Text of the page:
I am a firm believer that the pursuit of wellbeing is driving innovations in technology—and tech innovations can drive wellbeing. Look at how the quantified-self movement has helped millions of us become more active and better understand what we consume to improve our physical health. So it was with great pleasure that I recently spoke with John C. Havens, founder of The H(app)athon Project, contributing writer to Mashable, The Guardian, and Slate, and author of Hacking Happiness, Why Your Personal Data Counts and How Tracking It Can Change the World. Only a moment into our conversation, I realized that John is not afraid to imagine a world gauged by wellbeing vs. wealth; one of his unique contributions to that world is to highlight the role of technology in creating wellbeing innovations that we could not conceive of before.
A Father’s Influence Shapes a Future
Given John’s self-described “geek-ness” for technology, I asked him where he got his fire for happiness and wellbeing. “I merged my passion for positive psychology with technology after my father passed away about three years ago,” John said. He’d already been in social media for nearly a decade and was familiar with digital technology and virtual reality in a way most of us can’t imagine, but it was his psychiatrist father’s legacy that really got him thinking. “I realized that the bulk of my father’s work was about sitting with people and letting them take a measure of their lives. And then helping them, or proving to them rather, that they could have a sense of worth. He spent over 50,000 hours with people. It really seemed very heroic to me,” John said. “And I thought, with all of the different technologies now becoming prevalent—they could provide a great way for people to measure their life, literally, and hopefully in a way that they don’t necessarily have to judge themselves too harshly or too often.”
Harnessing Data for Behavior Change
When I asked John for an example of these technologies helping us today, he spoke about the fast-growing quantified-self movement. “I find it fascinating, and I think a real gift, that people can get all these different points of data to really see how they can make changes in their lives and their behavior to increase their wellbeing.” He went on to say, “Emerging technologies will help us directly profit from the insights we gain from our quantified selves. Sensors in smartphones and wearable devices will help us track our emotions to improve our well-being based on the science of positive psychology.”
Yet he sees beyond simple self-monitoring to technology sharing that would allow you, your friends, or your co-workers to knowingly reinforce each other in choosing positive behaviors or dealing with challenges more effectively. For example, location-based technology could alert alcoholics who’ve asked for help when they’re near a bar that might trigger them, or send a message to their friends for support. “This would have to be a closed system, pre-approved by beforehand, so that people have chosen how they want to use the technology. That’s one way social technologies can be used to improve wellbeing.” And he says, “This would require vendors, like Facebook for example, to educate you on how reinforcing healthy behaviors can work through social media so that you feel really comfortable with it.”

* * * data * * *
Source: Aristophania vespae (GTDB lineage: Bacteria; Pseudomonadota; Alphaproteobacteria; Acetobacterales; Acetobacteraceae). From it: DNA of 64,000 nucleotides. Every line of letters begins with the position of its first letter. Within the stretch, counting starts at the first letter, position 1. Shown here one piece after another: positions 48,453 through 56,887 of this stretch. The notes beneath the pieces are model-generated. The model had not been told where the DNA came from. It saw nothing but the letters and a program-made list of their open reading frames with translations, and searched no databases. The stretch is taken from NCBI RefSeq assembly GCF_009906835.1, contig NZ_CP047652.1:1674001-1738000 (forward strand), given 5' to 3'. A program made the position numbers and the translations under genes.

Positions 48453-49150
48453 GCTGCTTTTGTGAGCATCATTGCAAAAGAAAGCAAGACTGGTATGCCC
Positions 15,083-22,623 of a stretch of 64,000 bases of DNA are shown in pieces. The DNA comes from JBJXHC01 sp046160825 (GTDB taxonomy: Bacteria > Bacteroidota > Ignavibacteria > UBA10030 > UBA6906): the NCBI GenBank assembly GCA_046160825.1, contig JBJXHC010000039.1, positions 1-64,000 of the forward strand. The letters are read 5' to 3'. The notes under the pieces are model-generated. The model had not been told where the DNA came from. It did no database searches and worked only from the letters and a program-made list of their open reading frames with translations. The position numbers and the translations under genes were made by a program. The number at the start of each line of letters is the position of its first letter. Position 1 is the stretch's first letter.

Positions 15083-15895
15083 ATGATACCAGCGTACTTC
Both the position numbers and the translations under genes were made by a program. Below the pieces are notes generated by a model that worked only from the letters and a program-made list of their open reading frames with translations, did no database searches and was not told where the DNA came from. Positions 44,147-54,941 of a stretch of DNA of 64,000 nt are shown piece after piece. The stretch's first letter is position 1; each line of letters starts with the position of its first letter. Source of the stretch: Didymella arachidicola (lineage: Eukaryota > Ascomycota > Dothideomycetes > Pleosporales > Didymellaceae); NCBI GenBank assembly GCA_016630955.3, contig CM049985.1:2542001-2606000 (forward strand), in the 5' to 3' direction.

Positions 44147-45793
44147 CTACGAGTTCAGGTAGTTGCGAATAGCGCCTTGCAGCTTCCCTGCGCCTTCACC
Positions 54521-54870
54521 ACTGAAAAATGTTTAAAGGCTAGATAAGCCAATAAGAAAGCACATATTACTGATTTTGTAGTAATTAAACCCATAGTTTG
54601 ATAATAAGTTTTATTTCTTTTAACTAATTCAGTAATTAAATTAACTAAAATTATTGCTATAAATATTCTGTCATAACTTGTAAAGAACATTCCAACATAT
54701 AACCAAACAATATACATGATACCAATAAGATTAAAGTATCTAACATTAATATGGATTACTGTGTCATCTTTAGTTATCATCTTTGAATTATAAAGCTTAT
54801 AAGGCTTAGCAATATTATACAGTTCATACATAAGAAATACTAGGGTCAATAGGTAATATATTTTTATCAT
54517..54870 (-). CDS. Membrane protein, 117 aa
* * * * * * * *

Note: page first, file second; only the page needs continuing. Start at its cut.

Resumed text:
The Double-Edged Sword of Data Gathering
John believes, however, that technology can be a double-edged sword. While it can help you become a more conscious and active participant in your own wellbeing, it can also have a dark side. Because corporations frequently harvest your data for its economic value, he cautions about the risks of losing control of your own information and identity. “What I know from my technology work is that so much of our personal data is owned or controlled by other people. This is of massive importance for people to understand.” Surveillance and data collection needs to be transparent, John believes, and just because oversight laws haven’t yet been created to monitor it doesn’t mean it’s legal or moral to monitor your data to understand your patterns of behaviors or collect your data without permission.
Pedometers are a good example, John says: “No one wants to measure every step they take. That’s why you have a pedometer. It’s an automation and a time-saver that makes sense. But you’re aware of the pedometer; you turn it on.” He doesn’t worry about these overt measurements that contribute to behavior change, just the more invasive covert data collection. “For the sake of wellbeing and happiness, I’m fighting for data transparency. People should be able to say, ‘This is my data. This is how I’d like it to be used in these different contexts— with brands, in my social networks, and so on’.”
Learn more about the power and pitfalls the role of technology plays in human wellbeing at johnchavens.com or hear John present about this topic live at Foresight & Trends 2014 (@future_trends, #FT14), an annual event that collects creative and innovative people from across the globe to discuss macro trends disrupting how business gets done. While you’re there, come by my workshop—Why 2020’s Strongest Brands & Companies Are Already Using Wellbeing As a Core Strategy— as well! If you’re planning to attend, save 20% with FT14RM.
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Renee Moorefield, PhD
A deep and early belief that the values of health and sustainability would remake the way we live, lead, and work in the 21st century led Renee to launch Wisdom Works with her husband David Moorefield in 1999. Ever since, she’s helped forward-thinking clients—including Apollo Group, Booz Allen Hamilton, Merck & Company, Centura Health, Western Union, and The Coca-Cola Company—embed wellbeing strategies to create inspired workplaces, develop caring relationships with citizens, and produce results that matter.